This match metric means geometrically that all direction vectors in the image (as a whole) must either point in the same direction or in the opposite direction as the direction vectors in the model.
In rare circumstances, it might be necessary to ignore even local contrast changes, e.g., if the objects to be recognized consist of a medium gray body, which can have either a darker or lighter print on it. In this case, according to a further preferred embodiment, the match metric can be modified to be the sum of the absolute values of the normalized dot products:
Geometrically, this match metric means that each direction vector in the image individually must either point in the same or opposite direction as the corresponding direction vector in the model.
The above three normalized match metrics are robust to occlusion in the sense that the object will be found if it is occluded. As mentioned above, this results from the fact that the missing object points in the instance of the model in the image will on average contribute nothing to the sum. For any particular instance of the model in the image, this may not be true, e.g., because the noise in the image is not uncorrelated. This leads to the undesired fact that the instance of the model will be found in different poses in different images, even if the model does not move in the images, because in a particular image of the model the random direction vectors will contribute slightly different amounts to the sum, and hence the maximum of the match metric will change randomly. To make the localization of the model more precise, it is useful to set the contribution of the missing model points in the image to zero. The easiest way to do this is to set all inverse lengths 1/∥ex+p′
All three normalized match metrics have the property that they return a number smaller than 1 as the score of a potential match. In all cases, a score of 1 indicates a perfect match between the model and the image. Furthermore, the score roughly corresponds to the portion of the model that is visible in the image. For example if the object is 50% occluded, the score cannot exceed 0.5. This is a highly desirable property because it gives the user the means to select an intuitive threshold for when an object should be considered as recognized.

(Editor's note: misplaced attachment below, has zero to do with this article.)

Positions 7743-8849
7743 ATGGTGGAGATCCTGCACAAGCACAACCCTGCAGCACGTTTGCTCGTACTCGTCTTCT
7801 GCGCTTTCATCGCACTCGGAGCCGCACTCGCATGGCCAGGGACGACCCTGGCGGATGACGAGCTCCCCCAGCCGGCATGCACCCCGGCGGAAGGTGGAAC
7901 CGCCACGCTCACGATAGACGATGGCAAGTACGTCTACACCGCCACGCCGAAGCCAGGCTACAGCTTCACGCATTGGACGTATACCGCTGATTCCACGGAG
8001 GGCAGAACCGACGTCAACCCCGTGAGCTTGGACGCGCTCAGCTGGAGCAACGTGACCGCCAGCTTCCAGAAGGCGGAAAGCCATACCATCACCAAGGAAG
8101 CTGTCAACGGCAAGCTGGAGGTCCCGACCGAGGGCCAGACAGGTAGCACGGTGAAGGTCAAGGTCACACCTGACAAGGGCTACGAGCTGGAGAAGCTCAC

Since the dot product of the direction vectors is related to the angle the direction vectors enclose by the arc cosine function, other match metrics could be defined that also capture the geometrical meaning of the above match metrics. One such metric is to sum up the absolute values of the angles that the direction vectors in the model and the direction vectors in the image enclose. In this case, the match metric would return values greater or equal to zero, with a value of zero indicating a perfect match. In this case, the pose of the model must be determined from the minimum of the match metric.
Object Recognition Method
To find the object in the image, the a-priori unbounded search space needs to be bounded. This is achieved through the user by setting thresholds for the parameters of the search space. Therefore, in case of affine transformations the user specifies thresholds for the two scaling factors, the skew angle, and the rotation angle:
The bounds for the translation parameters could also be specified by two thresholds each, but this would limit the space of translations to rectangles. Therefore, according to the method of the invention the bounds for the translation parameters are more conveniently specified as an arbitrary region of interest in the image in which the model should be recognized.
The simplest form of matching is to discretize the bounded search space, e.g., as described below, to transform the model by all combinations of transformation parameters thus obtained, and to compute the match metric for all resulting transformed models. This results in a score for all possible parameter combinations. After this, all valid object instances can be selected by requiring that the score at the respective set of parameters is above a minimum threshold selected by the user, i.e., m≧mmin, and that the score is a local maximum of the match metric in the transformation space.